And it seems to be effective with the kids-typically fourteen to eighteen years old-who come through the Center’s doors and flop on the comfortable and well-worn paisley couches that line its large, sunny, main room.
Some, like “Dwayne,” were steered in this direction by a probation officer. Three years ago, when he first appeared at the Center at age fourteen, Dwayne had already been in and out of San Francisco Juvenile Hall for petty theft and drug offenses. With an alcoholic single mom as his only anchor, he was clearly adrift. Wright says she tried to get him involved in a youth leadership program there, but it was clear he couldn’t cope with it. So she invited him to join a boxing class that she runs.
Wright, who learned to box at the Brooklyn gym where Muhammad Ali trained, went on to win a flyweight Golden Gloves title in 2002 in San Francisco. Now she shares those skills with the kids-mostly boys-of Bayview-Hunters Point as a way in. Wright’s empathy with them is palpable, and her trust in them genuine. How else to explain that she would climb into a boxing ring with them when she was eight months pregnant and let them throw punches at her padded hands? The kids know what’s real, and that trust is reciprocated.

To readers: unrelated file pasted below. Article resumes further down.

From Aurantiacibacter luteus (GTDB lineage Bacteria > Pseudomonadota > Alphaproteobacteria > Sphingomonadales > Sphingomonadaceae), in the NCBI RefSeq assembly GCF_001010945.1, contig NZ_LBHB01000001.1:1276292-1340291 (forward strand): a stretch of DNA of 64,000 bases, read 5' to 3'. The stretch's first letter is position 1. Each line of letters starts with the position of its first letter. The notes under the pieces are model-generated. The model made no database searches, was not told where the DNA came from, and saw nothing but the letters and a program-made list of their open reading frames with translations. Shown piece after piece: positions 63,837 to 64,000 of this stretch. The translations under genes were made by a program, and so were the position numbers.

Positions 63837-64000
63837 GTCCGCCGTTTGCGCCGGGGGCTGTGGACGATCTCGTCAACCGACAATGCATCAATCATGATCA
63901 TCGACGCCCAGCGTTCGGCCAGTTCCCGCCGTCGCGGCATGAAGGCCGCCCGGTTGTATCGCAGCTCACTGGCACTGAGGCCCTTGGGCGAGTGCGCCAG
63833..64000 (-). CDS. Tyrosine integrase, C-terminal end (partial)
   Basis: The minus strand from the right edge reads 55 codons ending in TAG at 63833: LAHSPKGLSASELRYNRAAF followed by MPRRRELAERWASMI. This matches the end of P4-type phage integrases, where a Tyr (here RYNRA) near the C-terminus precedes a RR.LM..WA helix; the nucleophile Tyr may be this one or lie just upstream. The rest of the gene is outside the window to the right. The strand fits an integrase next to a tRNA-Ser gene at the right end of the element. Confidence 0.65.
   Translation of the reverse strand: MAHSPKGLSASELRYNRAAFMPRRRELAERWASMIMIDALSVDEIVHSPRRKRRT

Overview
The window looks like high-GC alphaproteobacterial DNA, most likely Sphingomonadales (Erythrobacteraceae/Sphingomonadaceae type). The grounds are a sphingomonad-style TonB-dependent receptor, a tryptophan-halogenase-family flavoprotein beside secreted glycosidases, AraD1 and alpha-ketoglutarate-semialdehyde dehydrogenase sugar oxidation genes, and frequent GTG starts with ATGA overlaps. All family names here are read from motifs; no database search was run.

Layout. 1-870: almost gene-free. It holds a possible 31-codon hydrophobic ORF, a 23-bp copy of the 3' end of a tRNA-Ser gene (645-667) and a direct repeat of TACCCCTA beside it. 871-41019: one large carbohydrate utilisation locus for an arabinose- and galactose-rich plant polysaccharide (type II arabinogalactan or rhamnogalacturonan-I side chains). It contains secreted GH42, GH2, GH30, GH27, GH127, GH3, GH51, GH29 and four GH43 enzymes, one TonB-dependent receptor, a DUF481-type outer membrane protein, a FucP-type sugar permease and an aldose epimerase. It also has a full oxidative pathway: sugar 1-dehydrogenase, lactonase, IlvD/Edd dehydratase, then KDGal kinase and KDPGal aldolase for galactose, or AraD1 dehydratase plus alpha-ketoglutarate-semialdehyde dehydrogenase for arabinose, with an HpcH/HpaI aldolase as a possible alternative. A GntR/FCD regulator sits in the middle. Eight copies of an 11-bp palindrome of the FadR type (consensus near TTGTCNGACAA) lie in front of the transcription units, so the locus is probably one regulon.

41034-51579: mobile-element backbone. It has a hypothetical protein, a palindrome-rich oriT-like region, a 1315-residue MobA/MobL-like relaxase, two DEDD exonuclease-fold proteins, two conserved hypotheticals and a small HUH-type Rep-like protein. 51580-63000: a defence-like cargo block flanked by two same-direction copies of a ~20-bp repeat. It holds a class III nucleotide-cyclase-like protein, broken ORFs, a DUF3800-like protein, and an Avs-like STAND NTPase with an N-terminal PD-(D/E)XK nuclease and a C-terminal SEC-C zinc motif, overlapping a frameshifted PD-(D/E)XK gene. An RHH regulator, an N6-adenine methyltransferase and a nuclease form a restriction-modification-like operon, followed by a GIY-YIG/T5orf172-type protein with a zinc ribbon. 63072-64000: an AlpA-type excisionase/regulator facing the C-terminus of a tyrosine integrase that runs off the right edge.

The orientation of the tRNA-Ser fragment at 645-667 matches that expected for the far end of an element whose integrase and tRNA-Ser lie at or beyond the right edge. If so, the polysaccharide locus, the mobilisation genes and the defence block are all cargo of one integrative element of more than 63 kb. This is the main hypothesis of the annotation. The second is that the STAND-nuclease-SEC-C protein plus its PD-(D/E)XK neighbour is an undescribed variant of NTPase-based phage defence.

Today, three years after he first appeared, Dwayne’s life is changed. He’s getting good grades and helping Wright teach younger boxers. And he has a part-time summer job.
Boxing “stretched his attention span and taught him impulse control,” says Wright, who describes the boxing classes as a violence prevention program. “You know, if you’re a professional, you don’t need to fight on the street.”
Connecting Beyond the Ring
Her work with Dwayne went beyond the ring and demonstrates the core philosophy of the Center. The young man would have been an unlikely candidate to attend any of its psychological counseling sessions. So Wright invited him to help her with office work, and they’d sit and talk.
“That’s how we see mental health,” she says. “It’s not a fifty-minute hour in a room. We might have a kid keep a journal or write a personal code of ethics. It’s all strength-based: what do we have here in this kid, and how can we build on it?”
There’s also a young mothers’ support group that meets weekly at the Center, a girls’ leadership program, and plans to start a drumming group, among other offerings.
The regulars realize what’s being offered and respond. One, “Janelle,” started dropping in nearly four years ago, when she was fourteen. She lives with her mother who drives a bus for the city. Janelle puts it this way:
“When I’m at the Center, I can be myself. And having people to talk to helps me to better my personality.”
Through the art and design programs at the Center, Janelle has developed an interest in Web design.
Together with teachers there, she is redesigning the Center’s Web site. This fall she is on her way to college, aiming to be the first in her family to get a college degree.
“It can’t just be about medical services or the programs we offer,” Wright says. “We need to be involved in other aspects of kids’ lives. Our hope is that they come in here, and we meet them where they are. We try to hold them together while they navigate adolescence. We can follow up with the job training and other stuff later.”